The Howard Stern Show has been an integral part of my morning ritual since I moved to New York City in 1994. I began listening upon my arrival here, when the show was on regular FM radio. Fortunately, I was already a Sirius subscriber when Howard made the transition to satellite, and the show has gotten even better in a dramatically more lenient medium. When a radio program can consistently make me laugh that heartily as I prepare myself for another soul-corroding day in the workplace, listening is more than a pleasure; it's an absolute necessity.
I'm always surprised by the reaction I get when people find this out about me, especially from my fellow gays. While most of them have never even heard the show, they insist that Howard is anti-gay. I have found the exact opposite to be true. Howard has been outspoken about his support for marriage equality and is a staunch proponent of equal rights for LGBT people. Never has this been more evident than on Stern's show the morning of Monday, Feb. 6, 2012.
Howard and his longtime sidekick, Robin Quivers, started out the show by discussing the previous day's Super Bowl broadcast. After about 15 minutes, Robin mentioned that department store chain JCPenney had recently announced that they had tapped Ellen DeGeneres to be their new spokesperson, and that it had caused somewhat of a backlash. A group calling itself "One Million Moms," which is an offshoot of the notoriously anti-gay American Family Association, demanded that JCPenney rethink its decision and fire DeGeneres because she does not represent "traditional" families. Howard spent the next 20 to 30 minutes of airtime expressing his outrage over this issue. Although he has never been a fan of DeGeneres' humor, he said that no one has a right to, in any public forum, say that DeGeneres doesn't represent them and their families. Howard insisted that everyone on the planet has a gay relative or friend, whether or not they are consciously aware of it, and that he will defend, to the end, DeGeneres' right to earn a living and not be treated like less of a person because of her sexuality.
Stern then referenced an article in the latest issue of Rolling Stone magazine entitled, "One Town's War on Gay Teens." The article details how evangelicals in the town of Anoka, Minn., in Rep. Michele Bachmann's home district, have succeeded in creating an extremely anti-gay climate among residents. This has led to a rash of suicides among gay teens that have been relentlessly bullied and tormented by their classmates. Having been bullied as a teen himself, Howard expressed his dismay and recounted how it felt going to school every day, sick with worry, anticipating the inevitable confrontations. Stern said that he has been watching the Republican debates and is offended by the things Michele Bachmann and Rick Santorum have said about gay people. He opined that the bigotry they promote is as outrageous as anything Hitler ever said. Stern said that it would be "glorious" if Bachmann and Santorum were booed off of the stage rather than applauded, and shunned in public. He also called them both hypocrites, reiterating that Santorum undoubtedly knows gay people, and Bachmann loves to parade around in suits that were, most likely, designed by gay men. Stern then went on to praise Newark Mayor Cory Booker for his recent statement in response to Governor Chris Christie's proposal that same-sex marriage be put to a popular vote in New Jersey. Howard posted a video of Booker's statement, entitled "Cory Booker Nails Marriage Equality in 5 Minutes" to his own Twitter feed. Stern's ranting ended with him posing the question, "What do you want, for all gay people to die -- to just go away?" Sadly, I think the answer to that question would be a solid "yes."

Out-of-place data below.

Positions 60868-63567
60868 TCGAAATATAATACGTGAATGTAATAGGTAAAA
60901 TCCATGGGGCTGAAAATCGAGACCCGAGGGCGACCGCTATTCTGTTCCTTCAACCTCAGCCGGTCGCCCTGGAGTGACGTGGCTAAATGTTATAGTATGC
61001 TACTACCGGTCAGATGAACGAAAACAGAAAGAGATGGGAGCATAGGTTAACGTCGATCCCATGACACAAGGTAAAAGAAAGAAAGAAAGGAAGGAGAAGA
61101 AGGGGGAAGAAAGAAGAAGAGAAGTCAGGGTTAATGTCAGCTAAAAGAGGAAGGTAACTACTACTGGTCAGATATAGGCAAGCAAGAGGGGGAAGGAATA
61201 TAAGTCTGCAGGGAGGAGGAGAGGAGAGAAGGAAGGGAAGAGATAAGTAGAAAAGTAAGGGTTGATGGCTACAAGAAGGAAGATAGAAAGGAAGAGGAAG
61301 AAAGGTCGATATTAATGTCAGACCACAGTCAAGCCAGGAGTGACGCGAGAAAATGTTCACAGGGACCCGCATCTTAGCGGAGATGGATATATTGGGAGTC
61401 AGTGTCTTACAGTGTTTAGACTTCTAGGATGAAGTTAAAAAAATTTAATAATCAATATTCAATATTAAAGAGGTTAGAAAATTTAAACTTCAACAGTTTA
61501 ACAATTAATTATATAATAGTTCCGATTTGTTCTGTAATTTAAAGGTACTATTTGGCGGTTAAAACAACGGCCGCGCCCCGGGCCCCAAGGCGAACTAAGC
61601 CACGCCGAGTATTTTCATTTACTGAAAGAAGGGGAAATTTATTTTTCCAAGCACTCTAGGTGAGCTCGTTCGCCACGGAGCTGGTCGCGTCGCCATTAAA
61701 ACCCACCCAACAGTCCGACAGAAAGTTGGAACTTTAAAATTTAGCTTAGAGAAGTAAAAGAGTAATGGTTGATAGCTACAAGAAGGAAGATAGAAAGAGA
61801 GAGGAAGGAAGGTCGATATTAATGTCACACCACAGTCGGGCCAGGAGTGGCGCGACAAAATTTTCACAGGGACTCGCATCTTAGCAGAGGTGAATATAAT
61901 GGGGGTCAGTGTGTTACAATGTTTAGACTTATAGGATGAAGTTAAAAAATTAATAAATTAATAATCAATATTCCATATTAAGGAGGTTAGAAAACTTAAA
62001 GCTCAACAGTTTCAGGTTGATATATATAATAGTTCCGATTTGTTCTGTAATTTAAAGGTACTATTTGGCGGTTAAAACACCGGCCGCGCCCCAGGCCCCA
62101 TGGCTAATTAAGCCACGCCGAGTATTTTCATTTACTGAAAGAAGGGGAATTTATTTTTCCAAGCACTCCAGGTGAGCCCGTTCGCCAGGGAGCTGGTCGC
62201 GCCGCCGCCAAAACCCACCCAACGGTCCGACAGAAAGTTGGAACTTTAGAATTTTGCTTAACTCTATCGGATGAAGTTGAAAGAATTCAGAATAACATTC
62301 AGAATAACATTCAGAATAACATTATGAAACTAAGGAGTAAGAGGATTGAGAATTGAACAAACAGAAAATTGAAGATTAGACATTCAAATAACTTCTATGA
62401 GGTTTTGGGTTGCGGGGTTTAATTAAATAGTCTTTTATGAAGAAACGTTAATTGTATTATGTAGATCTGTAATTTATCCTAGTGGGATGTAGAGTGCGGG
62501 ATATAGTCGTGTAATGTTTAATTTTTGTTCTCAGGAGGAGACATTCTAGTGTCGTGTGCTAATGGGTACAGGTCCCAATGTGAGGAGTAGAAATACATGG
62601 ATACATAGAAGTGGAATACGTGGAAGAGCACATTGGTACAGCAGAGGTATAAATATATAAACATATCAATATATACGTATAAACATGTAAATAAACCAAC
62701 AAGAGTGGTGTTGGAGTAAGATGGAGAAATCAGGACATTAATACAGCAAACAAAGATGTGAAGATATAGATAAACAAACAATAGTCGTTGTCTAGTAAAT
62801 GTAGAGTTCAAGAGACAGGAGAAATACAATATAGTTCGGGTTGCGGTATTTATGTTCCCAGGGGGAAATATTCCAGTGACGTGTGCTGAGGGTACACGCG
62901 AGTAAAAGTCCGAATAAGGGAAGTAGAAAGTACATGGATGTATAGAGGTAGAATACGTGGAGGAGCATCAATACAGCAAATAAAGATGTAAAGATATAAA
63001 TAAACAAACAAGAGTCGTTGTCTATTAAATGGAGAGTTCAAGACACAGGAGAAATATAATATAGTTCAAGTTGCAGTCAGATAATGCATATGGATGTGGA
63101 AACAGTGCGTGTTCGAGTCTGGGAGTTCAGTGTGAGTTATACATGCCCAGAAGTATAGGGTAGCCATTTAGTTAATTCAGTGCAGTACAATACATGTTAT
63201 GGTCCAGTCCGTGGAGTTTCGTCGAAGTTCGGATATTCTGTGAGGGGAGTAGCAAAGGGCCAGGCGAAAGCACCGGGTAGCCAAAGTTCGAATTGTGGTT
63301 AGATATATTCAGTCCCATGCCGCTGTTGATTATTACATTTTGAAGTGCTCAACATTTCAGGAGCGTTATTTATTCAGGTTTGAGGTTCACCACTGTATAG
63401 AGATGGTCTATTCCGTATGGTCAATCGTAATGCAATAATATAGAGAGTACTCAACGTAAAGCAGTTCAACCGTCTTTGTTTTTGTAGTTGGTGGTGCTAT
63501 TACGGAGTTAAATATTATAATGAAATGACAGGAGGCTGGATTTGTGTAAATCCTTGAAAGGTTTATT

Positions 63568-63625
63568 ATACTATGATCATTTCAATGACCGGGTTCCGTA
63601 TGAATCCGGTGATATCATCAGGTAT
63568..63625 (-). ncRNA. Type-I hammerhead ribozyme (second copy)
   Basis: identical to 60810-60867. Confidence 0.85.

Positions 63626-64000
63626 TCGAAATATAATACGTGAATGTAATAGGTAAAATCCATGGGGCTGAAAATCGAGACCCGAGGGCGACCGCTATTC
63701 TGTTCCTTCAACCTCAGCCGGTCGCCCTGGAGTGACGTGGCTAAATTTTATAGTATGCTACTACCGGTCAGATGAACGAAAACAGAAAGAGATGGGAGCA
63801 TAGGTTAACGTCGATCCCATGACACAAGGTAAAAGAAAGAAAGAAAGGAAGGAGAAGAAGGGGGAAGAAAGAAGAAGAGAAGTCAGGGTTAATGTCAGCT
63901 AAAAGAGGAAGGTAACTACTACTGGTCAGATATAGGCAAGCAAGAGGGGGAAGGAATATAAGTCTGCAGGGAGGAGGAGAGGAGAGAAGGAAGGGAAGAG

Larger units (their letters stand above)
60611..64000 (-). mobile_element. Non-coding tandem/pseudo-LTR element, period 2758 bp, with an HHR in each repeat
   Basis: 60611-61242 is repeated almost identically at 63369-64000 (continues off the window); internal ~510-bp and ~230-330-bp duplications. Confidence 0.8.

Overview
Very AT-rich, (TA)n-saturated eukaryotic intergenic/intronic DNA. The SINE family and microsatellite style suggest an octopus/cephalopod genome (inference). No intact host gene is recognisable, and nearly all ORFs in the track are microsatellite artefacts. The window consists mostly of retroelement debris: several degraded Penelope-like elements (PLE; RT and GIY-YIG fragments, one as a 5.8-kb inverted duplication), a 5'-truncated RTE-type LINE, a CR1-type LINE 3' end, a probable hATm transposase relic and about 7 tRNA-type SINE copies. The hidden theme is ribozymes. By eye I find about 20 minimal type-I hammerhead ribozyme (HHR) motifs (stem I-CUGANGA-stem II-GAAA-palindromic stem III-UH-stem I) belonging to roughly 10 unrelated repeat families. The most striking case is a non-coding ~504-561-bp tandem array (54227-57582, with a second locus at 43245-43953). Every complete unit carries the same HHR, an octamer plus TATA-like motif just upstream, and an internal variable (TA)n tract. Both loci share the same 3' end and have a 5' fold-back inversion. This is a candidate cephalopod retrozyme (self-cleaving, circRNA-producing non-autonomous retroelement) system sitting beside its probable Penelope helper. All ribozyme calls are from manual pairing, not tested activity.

I know Howard Stern can be lewd, provocative, and insensitive. I don't agree with everything he says, and there are times when I cringe while listening to his show. Overall, however, I find his honesty and brilliance to be refreshingly entertaining. And, let's face it: the gay community needs all the passionate allies we can get, especially the ones whose words have the ability to impact millions of people. Thank you, Howard Stern. And, Baba Booey to all of you!
How will Donald Trump’s first 100 days impact YOU? Subscribe, choose the community that you most identify with or want to learn more about and we’ll send you the news that matters most once a week throughout Trump’s first 100 days in office. Learn more